Glaxo SmithKline Avandia
Diabetes drug linked to liver troubles
By Maggie Fox, Health and Science Correspondent
WASHINGTON, Jan 18 (Reuters) - Two people taking a new kind of diabetes drug
may have had serious liver reactions to the drug, researchers said on
Tuesday, resurrecting worries that the whole class of drugs may be very hard
on the liver.
The patients were taking Avandia, SmithKline-Beecham Plc's version of a new
class of drugs aimed at helping the body's natural insulin work better.
Writing in the Annals of Internal Medicine, Robert Diamond of the University
of Pennsylvania said both patients showed signs of liver poisoning, and
recovered after they stopped taking the drug.
Avandia, known generically as rosiglitazone, is related to another diabetes
drug called Rezulin, whose use has been restricted after it was found to
cause liver damage in some patients.
In June, the U.S. Food and Drug Administration told doctors they should limit
their prescriptions of Rezulin, made by Warner-Lambert Co.'s Parke-Davis
division under the generic name troglitazone, after 28 people who took it
It was linked to at least 12 other cases of liver failure in the more than
1.4 million patients with Type II, or adult-onset diabetes, who had used it
at the time.
SmithKline spokesman Brian Jones said the company had checked both cases
reported this week and did not think Avandia was to blame.
``In an analysis of the general population of people with diabetes you'd
expect to see hepatitis (an inflammation of the liver) or jaundice,'' he said
in a telephone interview.
``It could be hepatitis, gallstones, other drugs they were taking. At this
time there have been no reports of liver failure or liver-related deaths or
transplants that we believe are attributable to Avandia.''
He said one patient had a history of alcoholism, which can damage the liver,
and another may have had blocked blood flow to the liver caused by arterial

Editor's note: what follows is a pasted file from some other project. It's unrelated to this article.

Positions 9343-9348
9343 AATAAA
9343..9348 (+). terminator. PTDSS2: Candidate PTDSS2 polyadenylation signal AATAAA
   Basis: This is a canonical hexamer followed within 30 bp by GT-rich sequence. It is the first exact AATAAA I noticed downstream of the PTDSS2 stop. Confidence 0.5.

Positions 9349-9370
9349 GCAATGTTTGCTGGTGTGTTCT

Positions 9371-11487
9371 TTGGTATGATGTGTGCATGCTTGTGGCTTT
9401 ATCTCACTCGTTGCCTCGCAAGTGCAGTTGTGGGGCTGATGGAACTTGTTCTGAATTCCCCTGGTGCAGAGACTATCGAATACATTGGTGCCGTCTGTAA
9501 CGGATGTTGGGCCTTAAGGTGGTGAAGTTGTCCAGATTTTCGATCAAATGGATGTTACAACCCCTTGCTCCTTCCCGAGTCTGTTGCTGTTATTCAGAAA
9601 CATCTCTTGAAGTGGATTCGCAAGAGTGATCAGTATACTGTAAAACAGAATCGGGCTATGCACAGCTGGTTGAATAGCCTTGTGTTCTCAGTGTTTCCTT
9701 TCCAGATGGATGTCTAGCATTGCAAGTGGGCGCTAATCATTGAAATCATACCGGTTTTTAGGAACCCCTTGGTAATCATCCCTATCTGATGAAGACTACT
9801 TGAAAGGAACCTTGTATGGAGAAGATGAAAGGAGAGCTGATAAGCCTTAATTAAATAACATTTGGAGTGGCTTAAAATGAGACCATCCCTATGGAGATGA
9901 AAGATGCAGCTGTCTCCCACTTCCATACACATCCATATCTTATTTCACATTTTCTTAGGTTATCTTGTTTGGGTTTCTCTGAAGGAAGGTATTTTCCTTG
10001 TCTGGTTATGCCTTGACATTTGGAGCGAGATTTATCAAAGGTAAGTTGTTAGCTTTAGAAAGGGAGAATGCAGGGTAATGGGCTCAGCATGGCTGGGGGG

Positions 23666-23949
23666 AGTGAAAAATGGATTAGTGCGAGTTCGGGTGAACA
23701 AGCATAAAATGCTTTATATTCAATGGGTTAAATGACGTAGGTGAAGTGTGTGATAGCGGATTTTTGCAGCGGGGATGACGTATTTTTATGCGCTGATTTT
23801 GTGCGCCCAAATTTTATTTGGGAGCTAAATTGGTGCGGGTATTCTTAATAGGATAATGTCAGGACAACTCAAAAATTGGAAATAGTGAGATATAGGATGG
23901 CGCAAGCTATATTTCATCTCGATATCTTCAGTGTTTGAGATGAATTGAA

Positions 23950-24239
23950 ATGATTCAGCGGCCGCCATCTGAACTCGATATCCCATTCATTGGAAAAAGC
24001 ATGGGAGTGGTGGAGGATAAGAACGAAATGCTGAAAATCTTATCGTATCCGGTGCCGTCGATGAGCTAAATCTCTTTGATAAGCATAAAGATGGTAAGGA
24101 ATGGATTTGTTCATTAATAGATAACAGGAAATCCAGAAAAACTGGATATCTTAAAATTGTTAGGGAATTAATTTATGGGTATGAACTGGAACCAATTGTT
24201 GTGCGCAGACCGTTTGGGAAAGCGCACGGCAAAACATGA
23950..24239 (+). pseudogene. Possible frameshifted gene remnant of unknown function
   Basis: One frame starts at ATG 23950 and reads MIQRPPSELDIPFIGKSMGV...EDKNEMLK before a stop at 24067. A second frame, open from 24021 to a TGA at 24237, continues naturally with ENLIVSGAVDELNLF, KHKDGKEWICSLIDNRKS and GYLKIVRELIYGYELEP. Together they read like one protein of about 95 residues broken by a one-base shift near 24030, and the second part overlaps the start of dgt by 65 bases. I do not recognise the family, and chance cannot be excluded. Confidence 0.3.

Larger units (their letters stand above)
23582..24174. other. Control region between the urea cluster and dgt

disease. But Diamond's team said in their report they did not think the
arterial disease had caused the second patient's problem, and the first
patient had not consumed alcohol for some time.
Susan Cruzan of the FDA said the agency had received other reports of
possible liver toxicity involving Avandia, but she could not say how many.
``We have not seen anything that would cause concern for patients,'' she
said. ``We haven't seen anything associated with Avandia that would raise
questions at this point.''
Launched in the United States in 1997, Rezulin was the first of a class of
diabetes drugs known as thiazolidinediones or glitazones which help boost the
effects of insulin.
Doctors had hoped they could be given to people showing the first symptoms of
adult-onset or type-II diabetes to prevent the condition, but trials of
Rezulin for prevention of diabetes were stopped and Glaxo-Wellcome Plc, which
licensed Rezulin from Parke-Davis, withdrew the drug from sale in Europe.
Cruzan said doctors prescribing any drugs in the class are told to closely
monitor their patients' livers.
``I think the whole class is under intense scrutiny,'' Jones said. ``But we
remain confident in Avandia being safe and effective.''
The FDA said both Avandia and a related drug, Eli Lilly & Co.'s Actos,
appeared to have a safer profile than Rezulin.
In October, the European Union's Committee of Proprietary Medicinal Products
(CPMP) delivered a ``negative opinion'' on Avandia, but said its qualms were
not related to potential liver toxicity.
Earlier this month SmithKline said Avandia had sold one million prescriptions
in the United States in its seven months on the market.
``It's been used in over 350,000 patients,'' Jones said.